by Steven Friedman
First published in Business Day
For not the first time, many of us seem to need reminding that the Constitutional Court’s job is to make sure politicians stick to the rules — not to do their jobs for them.
Last week’s Constitutional Court judgment deserves the cheers that greeted it — it sent the clearest message yet that the Constitution is working. It is not automatic for courts anywhere to hold presidents to account. So, when they do this and their decisions are implemented, we are in better shape than we thought, even if many South Africans cannot use courts to protect themselves. But cheer does not last long in the suburbs here and so, it seems set to dissolve into another round of despair because the president is still in office.
To expect the court ruling to end the Jacob Zuma presidency is to misunderstand how constitutional democracy works in every country where it exists. In constitutional democracies, courts do not remove presidents — parliaments do.
There is good reason for this. Courts are not supposed to run democracies, they are meant to make them work. To run the government, you need to be elected by the people, so courts do not decide who should occupy an elected office. That is why the judges, despite strong criticism of the president, said nothing about whether he should stay. They know this is not their role.
Whether a president who has been found to have breached the Constitution should be removed is a political issue and, in all democracies, these issues are decided by the elected representatives of voters. This is why overheated claims that we are in a “constitutional crisis” because Zuma is still in office show a deep ignorance of how the system works.
Political processes that decide whether presidents should go are rarely quick or simple. Presidents are impeached or forced to resign when they lose the confidence of the politicians whose support allows them to govern. This usually means their own party (in the US, Nixon resigned because his party ditched him, Clinton didn’t because his supported him) or, as in Brazil now, a coalition partner that withdraws support. So, it is normal for Zuma’s fate to depend on the politics of his party, the African National Congress (ANC).
That does not mean citizens must sit by idly — they can and should press for what they want. But if they want the president to go, they will get their way only if that president is abandoned by his or her political support. Because this is never quick or easy, presidents in this position never leave quickly or quietly. They try to hang on, limiting the damage as much as they can.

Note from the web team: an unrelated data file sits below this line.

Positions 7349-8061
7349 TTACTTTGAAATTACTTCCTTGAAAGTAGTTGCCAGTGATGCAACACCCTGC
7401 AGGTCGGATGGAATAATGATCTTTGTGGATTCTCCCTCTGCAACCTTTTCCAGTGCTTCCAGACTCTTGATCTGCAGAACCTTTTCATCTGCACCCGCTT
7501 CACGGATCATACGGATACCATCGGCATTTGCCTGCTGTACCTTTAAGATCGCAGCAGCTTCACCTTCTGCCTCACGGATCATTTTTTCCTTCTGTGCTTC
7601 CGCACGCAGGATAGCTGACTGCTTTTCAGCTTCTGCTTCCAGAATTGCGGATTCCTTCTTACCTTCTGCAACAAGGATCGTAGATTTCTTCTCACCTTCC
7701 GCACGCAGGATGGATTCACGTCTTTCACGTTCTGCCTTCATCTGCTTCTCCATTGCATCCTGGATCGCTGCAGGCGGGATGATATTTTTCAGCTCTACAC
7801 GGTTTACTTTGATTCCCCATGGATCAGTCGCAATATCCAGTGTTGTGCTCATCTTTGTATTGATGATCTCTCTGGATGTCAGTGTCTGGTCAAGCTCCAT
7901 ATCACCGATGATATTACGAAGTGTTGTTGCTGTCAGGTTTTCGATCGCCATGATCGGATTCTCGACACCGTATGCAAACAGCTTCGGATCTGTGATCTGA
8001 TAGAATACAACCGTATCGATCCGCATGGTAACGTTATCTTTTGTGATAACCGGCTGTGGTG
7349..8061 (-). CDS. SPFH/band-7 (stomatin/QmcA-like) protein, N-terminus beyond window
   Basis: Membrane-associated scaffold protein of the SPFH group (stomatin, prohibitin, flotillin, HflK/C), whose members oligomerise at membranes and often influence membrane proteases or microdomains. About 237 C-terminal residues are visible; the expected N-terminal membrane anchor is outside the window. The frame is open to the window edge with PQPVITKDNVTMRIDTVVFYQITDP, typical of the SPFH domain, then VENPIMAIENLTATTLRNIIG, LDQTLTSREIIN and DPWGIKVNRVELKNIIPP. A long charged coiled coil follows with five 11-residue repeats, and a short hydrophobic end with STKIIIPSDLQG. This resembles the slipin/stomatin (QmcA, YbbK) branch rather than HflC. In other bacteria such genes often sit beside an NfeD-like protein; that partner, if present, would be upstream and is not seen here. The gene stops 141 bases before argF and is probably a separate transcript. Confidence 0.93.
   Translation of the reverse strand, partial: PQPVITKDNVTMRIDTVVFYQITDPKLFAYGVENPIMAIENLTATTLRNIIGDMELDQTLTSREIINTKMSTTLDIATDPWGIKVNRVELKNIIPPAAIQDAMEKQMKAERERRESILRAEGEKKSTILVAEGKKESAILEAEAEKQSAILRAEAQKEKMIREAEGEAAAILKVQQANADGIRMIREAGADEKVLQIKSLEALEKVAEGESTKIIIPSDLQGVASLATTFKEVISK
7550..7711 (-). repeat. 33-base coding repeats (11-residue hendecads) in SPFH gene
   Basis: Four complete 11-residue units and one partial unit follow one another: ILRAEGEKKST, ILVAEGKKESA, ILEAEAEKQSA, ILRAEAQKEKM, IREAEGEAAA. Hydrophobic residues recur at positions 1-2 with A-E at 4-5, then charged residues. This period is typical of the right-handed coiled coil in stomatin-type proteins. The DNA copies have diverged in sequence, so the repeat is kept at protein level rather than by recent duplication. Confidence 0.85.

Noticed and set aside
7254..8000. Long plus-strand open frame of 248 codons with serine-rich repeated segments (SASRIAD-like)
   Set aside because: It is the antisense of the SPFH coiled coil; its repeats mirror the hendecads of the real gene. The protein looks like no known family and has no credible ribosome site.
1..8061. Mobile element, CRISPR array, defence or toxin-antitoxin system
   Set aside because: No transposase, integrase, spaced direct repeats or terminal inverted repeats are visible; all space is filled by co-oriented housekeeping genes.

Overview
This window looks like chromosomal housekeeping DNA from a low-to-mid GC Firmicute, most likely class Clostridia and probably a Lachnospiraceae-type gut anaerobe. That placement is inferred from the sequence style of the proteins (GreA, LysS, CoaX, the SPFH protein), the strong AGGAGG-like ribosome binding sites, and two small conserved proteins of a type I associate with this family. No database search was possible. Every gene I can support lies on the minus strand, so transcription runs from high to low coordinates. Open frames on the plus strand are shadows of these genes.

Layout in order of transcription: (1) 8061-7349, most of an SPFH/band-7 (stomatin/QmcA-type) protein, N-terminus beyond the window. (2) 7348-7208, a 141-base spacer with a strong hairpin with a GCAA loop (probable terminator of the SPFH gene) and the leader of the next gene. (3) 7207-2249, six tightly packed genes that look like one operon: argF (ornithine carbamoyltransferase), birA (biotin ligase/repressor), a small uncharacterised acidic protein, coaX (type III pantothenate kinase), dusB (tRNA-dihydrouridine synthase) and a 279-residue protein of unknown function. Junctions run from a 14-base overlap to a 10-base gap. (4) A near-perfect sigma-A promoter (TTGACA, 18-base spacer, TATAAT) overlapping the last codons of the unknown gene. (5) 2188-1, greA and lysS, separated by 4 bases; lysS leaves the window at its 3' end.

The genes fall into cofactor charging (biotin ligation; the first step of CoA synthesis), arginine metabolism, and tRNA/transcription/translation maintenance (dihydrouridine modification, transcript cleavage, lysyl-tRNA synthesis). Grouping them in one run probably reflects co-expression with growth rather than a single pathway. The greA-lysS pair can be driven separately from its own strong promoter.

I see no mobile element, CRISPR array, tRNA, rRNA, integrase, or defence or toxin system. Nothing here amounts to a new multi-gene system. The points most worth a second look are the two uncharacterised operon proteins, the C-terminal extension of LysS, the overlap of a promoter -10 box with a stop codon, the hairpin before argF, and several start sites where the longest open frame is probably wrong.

Their parties usually support them. Those wanting them out know they will win only if they step up the pressure, and so a contest begins that is settled by who has more power.
This is what will happen here. Zuma’s fate will be decided by the politics of the ANC: right now, those who want him gone don’t have the votes and so are more interested in replacing him with someone they support than launching a doomed attempt to push him out. That is why the ANC is pretending to unite behind the president. But that will change if political pressure from outside the ANC builds on the president and his supporters.
That the judgment will be followed by this political battle does not mean the Constitution isn’t working. It means democratic politics is at play. The courts have done the only job they can do: the rest depends on politics. This is also true of an aspect of the judgment that is being largely ignored. An independent office, the Public Protector, can now force the president and government to account. That is an important legal lever in the hands of citizens, but it may be threatened later this year.
Because everyone now knows that the Public Protector’s is an important office, who is appointed when Thuli Madonsela leaves towards the end of the year has become much more significant. And so, we can expect a crucial political battle over who should follow her that will be settled both by who has power in the ANC and by the strength of citizens’ groups.
In both cases, those who think courts can make up for winning political strategies are likely to find themselves losing. And they will bring this upon themselves by depending on courts to do what politics must do.
• Friedman is director of the Centre for the Study of Democracy at Rhodes and Johannesburg universities